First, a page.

The argument that the term "Black literature" ought to be applied only to that which emanates from Black writers who are proud of their African ancestry and who affirm in their works an authentic solidarity with Black people is highly suggestive. It calls into question the position of some of the more famous Afro-Hispanic novelists who reveal in their literary output a profound psychological dualism-a marked cultural and racial ambivalence. This ambivalence, in turn, raises the following very serious questions: To what audience or to which world are these Afro-Hispanic writers responding? What social factors contributed to their being numbered among the more famous? Are there Black writers of authentic Black literature who are unable to get their works published? Do pronouncements about mestizaje in Spanish America signify a truly pluralistic outlook on aesthetic matters?
The purpose of this essay is twofold. First, an analysis of specific aspects of the works of some Afro-Hispanic novelists will be used to illustrate the authors' ambivalence on racial and cultural issues. Secondly, some of the elements of the socio-historical background of the authors will be examined with an eye to uncovering some of the causes of their ambivalence. In the process, light will be shed on the circumstances of Black writers who are determined to produce authentic Black literature. Attention will be focused, in this analysis, on Cumboto by the Venezuelan Ram6n Diaz Sanchez and on Juyungo by the Ecuadorian Adalberto Ortiz.
Adalberto Ortiz, one of the famous Afro-Hispanic writers, has won international acclaim not only for his novels but also for his poetry and short stories. His delineation of a Black protagonist in the novel Juyungo is one of the most vigorous portrayals in Afro-Hispanic fiction. But, in that very novel one of the recurring topics is the cultural and psychological conflict, the contradictory emotions of some mixed personages, a theme that Adalberto Ortiz is able to describe very effectively for, as will be illustrated later in this study, he, too, shares the contradictory tendencies.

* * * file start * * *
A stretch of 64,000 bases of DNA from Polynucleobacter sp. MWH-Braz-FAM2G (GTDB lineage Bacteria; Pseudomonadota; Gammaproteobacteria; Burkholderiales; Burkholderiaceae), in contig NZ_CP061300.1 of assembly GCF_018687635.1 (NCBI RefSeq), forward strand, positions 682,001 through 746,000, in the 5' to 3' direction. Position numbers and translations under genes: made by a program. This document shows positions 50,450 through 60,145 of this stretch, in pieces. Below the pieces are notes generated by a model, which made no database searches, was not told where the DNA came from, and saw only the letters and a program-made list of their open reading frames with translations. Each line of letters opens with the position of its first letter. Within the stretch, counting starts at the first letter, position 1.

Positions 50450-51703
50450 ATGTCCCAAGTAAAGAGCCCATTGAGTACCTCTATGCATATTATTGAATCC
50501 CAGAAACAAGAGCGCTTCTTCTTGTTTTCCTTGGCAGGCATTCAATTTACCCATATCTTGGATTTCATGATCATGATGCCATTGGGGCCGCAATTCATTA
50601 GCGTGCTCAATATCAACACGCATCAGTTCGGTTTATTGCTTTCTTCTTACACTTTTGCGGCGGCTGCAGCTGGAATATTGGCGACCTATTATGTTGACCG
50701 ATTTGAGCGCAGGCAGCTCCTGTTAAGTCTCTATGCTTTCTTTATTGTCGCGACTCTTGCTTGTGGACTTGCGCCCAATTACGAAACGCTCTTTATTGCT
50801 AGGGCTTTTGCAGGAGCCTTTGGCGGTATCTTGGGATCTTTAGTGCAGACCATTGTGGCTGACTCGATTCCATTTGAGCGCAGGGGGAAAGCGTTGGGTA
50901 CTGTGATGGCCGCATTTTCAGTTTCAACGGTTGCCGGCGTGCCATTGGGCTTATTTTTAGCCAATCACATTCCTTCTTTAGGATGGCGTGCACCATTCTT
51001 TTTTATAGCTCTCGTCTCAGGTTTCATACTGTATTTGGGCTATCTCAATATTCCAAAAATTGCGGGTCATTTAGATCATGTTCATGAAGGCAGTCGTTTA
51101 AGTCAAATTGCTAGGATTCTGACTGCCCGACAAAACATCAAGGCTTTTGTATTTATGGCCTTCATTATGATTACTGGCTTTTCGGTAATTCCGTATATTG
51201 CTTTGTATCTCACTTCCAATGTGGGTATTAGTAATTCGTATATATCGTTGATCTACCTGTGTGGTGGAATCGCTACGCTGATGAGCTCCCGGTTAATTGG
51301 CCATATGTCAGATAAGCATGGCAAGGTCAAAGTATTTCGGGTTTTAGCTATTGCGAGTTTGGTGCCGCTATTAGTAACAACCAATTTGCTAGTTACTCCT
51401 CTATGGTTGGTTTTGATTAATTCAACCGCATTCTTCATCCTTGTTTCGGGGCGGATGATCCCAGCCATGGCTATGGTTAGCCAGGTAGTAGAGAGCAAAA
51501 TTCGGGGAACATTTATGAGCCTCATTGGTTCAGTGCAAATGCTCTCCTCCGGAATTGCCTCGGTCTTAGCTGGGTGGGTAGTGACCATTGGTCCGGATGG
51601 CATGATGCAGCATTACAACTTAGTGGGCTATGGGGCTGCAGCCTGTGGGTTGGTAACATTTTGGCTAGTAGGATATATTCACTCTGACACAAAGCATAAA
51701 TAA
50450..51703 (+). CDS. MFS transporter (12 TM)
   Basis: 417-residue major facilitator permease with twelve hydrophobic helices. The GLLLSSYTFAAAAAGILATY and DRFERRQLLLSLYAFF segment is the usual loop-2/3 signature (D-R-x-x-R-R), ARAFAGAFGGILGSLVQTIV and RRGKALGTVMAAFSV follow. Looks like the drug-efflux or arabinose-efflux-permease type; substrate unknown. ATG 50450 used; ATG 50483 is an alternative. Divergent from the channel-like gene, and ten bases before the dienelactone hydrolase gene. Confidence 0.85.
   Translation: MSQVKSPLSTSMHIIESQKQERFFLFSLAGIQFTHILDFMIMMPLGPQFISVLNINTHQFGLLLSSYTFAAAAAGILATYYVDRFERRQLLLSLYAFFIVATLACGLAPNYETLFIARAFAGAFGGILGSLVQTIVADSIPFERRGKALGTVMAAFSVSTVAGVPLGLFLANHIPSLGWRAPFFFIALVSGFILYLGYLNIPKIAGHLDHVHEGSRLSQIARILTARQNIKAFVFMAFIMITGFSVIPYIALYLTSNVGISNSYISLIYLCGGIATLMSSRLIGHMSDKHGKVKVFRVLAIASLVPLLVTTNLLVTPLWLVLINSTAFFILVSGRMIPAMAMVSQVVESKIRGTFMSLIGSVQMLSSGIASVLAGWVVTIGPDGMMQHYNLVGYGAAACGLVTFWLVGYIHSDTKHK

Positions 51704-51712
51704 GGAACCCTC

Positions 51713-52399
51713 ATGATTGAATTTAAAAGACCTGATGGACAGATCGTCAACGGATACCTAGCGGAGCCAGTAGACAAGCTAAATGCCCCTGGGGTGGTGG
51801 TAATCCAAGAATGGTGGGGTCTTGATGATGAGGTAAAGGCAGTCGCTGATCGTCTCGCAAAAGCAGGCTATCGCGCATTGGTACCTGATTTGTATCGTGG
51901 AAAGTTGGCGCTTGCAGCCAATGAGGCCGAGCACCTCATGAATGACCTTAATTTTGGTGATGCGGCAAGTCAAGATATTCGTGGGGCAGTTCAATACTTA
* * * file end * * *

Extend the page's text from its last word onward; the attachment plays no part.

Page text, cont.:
Among the characters in Juyungo who reveal this conflict is Antonio Angulo. He confesses that because of the racial prejudice and humiliations he has suffered, he at times considered suicide as "the only remedy." He adds:
It is difficult for me to live between two worlds, to be an entity just hanging in mid air. I would have wanted to be either totally white or truly Black. And I would be happy.1
He then blames the white-dominated media as one of the multiple factors causing his spiritual duality, his ambivalent emotions:
White culture, through the medium of the cinema especially, has placed in our heads the feminine archetype of white beauty. And then what happens to us? The brutal shock between this fiction and the reality shatters the spirit. (p. 102)
Throughout the novel there are forceful condemnations of the tendency to debase Blacks, to disrespect their esthetic activities and to minimize their economic contributions to the total national life. An intriguing feature of the novel is that the author does not at times detach himself by using a narrator-reflector for some of his authorial comments. For example, in direct narration, there is a denunciation of white society for its having caused the spiritual conflict in the young mulatto, Antonio Angulo. The novelist maintains that whereas Antonio considered Juyungo "as a symbol of a race dynamic and growing from strength to strength," he, Antonio, "saw himself enveloped in his timidity and a sentiment of inferiority hatched in the heat of a pseudo-white society" (p. 152).
It is interesting to note, also, that some of the comments in the novel, are similar to revelations that Adalberto Ortiz made about himself many years later. For example, in his introduction to a collection of his poems published in 1973, Adalberto Ortiz remarked:
I am a mulatto, son of mulattoes. …